Before September 2013, schools were able to authorise up to 10 days leave from school. The new law states that requests for leave can only be granted by the Head Teacher in exceptional circumstances. Family holidays do not fall into this category. There are fines which can be issued to parents who take their children out of school during term time without permission. Reasons for absence are mostly illness, holidays, medical appointments and religious holidays. It would seem that medical reasons count as exceptional, but perhaps not a routine dental check.
Some assessments of attendance rates linked to performance have been made by the National Audit Office, Ofsted and the Department of Education. The Government and local authorities do not like absence, and they particularly do not like pupils being taken out of school for holidays, hence their efforts to stop this. The key comments which come from reports produced by these three organisations are as follows,
“Pupils with higher levels of attendance tended to have higher GCSE scores (5 A*-C grades).”
“Potentially higher achieving pupils were more likely to have high attendance and therefore good GCSE scores.”
“It is self-evident that pupils who regularly fail to attend school reduce their chances of fulfilling their academic potential, and research has demonstrated that high rates of absence are associated with low academic achievement.”
Statistics published by the DFE have also illustrated that persistent truants are much more likely than non-truants and occasional truants to leave school with few or no qualifications. (It should be noted that unauthorised absence is classed as truancy).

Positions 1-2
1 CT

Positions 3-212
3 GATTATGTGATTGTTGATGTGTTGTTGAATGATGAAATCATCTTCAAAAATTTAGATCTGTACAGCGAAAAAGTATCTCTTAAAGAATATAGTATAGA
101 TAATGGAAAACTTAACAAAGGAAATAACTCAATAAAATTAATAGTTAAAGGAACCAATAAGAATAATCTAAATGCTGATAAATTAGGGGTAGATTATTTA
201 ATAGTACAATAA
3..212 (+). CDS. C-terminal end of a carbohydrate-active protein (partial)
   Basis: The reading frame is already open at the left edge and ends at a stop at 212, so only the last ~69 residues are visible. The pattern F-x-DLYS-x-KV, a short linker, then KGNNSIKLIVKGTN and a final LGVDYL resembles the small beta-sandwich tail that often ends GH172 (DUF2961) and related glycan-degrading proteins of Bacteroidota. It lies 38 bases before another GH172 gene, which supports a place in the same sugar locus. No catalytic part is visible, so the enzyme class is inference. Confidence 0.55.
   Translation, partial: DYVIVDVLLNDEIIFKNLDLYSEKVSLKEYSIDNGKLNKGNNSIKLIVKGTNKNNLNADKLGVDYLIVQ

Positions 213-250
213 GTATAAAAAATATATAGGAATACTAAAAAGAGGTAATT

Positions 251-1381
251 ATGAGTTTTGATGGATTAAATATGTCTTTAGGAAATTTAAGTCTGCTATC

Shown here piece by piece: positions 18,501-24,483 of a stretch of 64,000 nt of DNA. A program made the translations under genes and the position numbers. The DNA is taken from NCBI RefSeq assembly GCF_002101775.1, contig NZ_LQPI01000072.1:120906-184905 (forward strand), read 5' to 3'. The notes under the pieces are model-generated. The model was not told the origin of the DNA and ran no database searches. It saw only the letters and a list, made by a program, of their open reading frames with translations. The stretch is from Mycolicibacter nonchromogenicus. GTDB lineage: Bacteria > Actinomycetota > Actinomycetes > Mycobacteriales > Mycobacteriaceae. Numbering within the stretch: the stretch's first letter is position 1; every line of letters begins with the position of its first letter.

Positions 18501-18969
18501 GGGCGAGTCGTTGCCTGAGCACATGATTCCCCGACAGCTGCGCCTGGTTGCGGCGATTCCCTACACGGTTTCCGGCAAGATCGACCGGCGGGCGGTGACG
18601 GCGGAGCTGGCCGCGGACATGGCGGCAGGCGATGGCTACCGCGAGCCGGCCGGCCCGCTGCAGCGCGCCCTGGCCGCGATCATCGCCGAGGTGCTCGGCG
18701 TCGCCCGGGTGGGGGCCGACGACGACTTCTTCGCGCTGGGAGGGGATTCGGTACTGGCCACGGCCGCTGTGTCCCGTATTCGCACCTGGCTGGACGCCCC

Given the Government’s attitude to absence you would think there would be statistics that showed quite clearly that pupil absence from school for holidays had a measurable impact on those pupils performance, but this is not the case. The statistical information and the surveys that have been carried out are about the effect of persistent truancy on pupil behaviour and performance. Persistent absence is not about holidays, rather it is usually a lack of desire to go to school which is linked to poor parental attitudes, i.e. parents who do not value education and therefore do not make sure their child attends, which is usually linked to specific social groups and factors like long-term unemployment.
There are some individual school statistics which show a tail off in performance when absences greater than 6.5% of the school year occur, which is almost 13 school days. From these statistics we might treasonably conclude that 10 days holiday is not detrimental to performance provided there isn’t much other absence as well. The rest is hearsay.
Children are not owned by the State or the Government and therefore parents and guardians have prime responsibility. If circumstances mean that a holiday in term time is the best option, or if a religious festival occurs which requires time off to attend, then it is a parental choice to make, not the State’s and not the Head teacher’s.
Parents have the right to home school their children. This effectively means 192 days absence from state education each year plus holidays. Therefore home schooling has greater potential for flexibility than school and so the necessary education time can be designed around other ‘legal’ family activities much more easily.
Andrew Bateson is 57 years old and initially trained as a Geologist. He has been a secondary school teacher for 22 years teaching Chemistry and Science to 11 to 18 year olds. Previously he worked in the Ceramic industry in research and development and then management. He has experience of both the independent and state sectors, teaching in single sex and mixed sex schools. As a Union Rep., he followed educational policy closely throughout his teaching career. He has retired from teaching to continue working with OOL and to retrain as a Psychotherapist.